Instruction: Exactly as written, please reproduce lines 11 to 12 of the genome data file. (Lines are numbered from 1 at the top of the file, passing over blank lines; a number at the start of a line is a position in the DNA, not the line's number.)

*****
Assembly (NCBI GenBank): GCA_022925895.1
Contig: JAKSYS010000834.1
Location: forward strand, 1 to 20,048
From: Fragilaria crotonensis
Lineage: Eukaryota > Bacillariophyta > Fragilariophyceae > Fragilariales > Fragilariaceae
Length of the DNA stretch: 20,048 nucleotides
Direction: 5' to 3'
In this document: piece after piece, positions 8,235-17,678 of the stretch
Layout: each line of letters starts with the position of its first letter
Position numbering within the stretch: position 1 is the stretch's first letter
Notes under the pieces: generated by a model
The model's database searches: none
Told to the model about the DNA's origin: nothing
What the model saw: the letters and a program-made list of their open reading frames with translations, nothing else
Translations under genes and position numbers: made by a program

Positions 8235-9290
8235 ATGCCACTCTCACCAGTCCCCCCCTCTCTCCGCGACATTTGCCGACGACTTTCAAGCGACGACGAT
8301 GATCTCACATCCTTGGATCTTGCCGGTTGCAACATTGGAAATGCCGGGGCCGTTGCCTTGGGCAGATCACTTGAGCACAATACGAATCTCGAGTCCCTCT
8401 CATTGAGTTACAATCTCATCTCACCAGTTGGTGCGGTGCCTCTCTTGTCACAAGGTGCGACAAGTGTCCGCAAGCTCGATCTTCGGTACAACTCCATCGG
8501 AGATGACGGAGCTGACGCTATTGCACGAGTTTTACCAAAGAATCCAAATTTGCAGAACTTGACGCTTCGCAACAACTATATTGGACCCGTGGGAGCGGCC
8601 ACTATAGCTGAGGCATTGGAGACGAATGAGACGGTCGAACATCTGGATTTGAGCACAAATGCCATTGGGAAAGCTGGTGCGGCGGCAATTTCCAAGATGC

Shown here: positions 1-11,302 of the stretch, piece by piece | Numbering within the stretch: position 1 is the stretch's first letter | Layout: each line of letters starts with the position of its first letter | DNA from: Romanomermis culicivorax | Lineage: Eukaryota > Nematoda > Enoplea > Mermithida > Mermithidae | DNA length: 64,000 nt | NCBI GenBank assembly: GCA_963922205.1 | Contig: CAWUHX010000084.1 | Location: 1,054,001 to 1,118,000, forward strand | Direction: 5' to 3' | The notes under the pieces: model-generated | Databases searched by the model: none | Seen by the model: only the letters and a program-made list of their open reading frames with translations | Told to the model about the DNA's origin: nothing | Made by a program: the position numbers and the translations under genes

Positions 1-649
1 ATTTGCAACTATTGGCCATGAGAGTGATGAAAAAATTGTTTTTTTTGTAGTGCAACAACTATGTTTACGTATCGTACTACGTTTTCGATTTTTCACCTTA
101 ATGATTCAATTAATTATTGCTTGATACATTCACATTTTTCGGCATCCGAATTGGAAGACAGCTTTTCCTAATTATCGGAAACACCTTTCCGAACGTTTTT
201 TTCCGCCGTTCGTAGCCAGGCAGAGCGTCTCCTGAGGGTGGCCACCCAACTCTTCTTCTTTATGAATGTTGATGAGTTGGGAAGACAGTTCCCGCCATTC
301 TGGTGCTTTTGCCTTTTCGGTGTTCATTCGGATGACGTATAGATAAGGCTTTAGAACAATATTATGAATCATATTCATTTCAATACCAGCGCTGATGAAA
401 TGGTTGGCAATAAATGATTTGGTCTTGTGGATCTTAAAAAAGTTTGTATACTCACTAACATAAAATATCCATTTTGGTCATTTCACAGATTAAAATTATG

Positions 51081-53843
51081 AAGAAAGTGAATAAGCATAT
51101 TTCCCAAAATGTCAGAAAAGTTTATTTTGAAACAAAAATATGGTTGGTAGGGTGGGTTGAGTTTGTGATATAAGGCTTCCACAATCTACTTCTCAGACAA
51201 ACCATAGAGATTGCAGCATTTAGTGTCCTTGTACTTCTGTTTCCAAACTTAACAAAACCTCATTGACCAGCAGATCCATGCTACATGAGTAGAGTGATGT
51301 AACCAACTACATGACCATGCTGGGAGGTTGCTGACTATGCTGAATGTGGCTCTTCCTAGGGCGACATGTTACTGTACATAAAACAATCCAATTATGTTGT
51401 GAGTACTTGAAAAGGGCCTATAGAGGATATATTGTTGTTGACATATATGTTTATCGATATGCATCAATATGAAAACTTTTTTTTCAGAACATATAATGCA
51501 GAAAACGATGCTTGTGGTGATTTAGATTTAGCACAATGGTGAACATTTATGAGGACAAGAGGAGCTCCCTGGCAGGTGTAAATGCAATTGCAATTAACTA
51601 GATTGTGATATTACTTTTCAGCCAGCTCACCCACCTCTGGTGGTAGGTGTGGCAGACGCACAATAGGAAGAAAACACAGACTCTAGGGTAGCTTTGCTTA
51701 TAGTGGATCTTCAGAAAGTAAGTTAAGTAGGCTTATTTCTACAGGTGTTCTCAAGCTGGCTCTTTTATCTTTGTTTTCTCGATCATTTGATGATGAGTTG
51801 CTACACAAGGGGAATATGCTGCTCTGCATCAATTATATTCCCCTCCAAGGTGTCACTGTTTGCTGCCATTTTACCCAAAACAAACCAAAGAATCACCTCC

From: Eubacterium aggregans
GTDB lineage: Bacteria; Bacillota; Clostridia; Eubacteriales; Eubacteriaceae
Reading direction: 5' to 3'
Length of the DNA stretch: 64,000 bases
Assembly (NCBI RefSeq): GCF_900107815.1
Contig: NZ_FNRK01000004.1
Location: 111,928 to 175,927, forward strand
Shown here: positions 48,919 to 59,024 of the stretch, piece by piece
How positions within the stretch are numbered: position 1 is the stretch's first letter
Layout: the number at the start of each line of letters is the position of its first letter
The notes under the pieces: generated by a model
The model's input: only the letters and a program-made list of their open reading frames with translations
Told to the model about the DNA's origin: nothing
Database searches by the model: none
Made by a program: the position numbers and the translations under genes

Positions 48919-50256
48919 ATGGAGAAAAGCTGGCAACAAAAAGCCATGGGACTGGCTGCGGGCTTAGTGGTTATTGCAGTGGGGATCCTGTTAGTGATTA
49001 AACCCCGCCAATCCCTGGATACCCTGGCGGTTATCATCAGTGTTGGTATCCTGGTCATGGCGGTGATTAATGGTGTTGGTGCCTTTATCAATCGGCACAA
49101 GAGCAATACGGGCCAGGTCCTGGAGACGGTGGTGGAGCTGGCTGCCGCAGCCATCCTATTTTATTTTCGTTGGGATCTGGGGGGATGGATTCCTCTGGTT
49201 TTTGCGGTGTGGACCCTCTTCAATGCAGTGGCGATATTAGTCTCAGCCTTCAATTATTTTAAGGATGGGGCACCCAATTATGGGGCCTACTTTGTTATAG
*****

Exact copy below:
Notes under the pieces: generated by a model
The model's database searches: none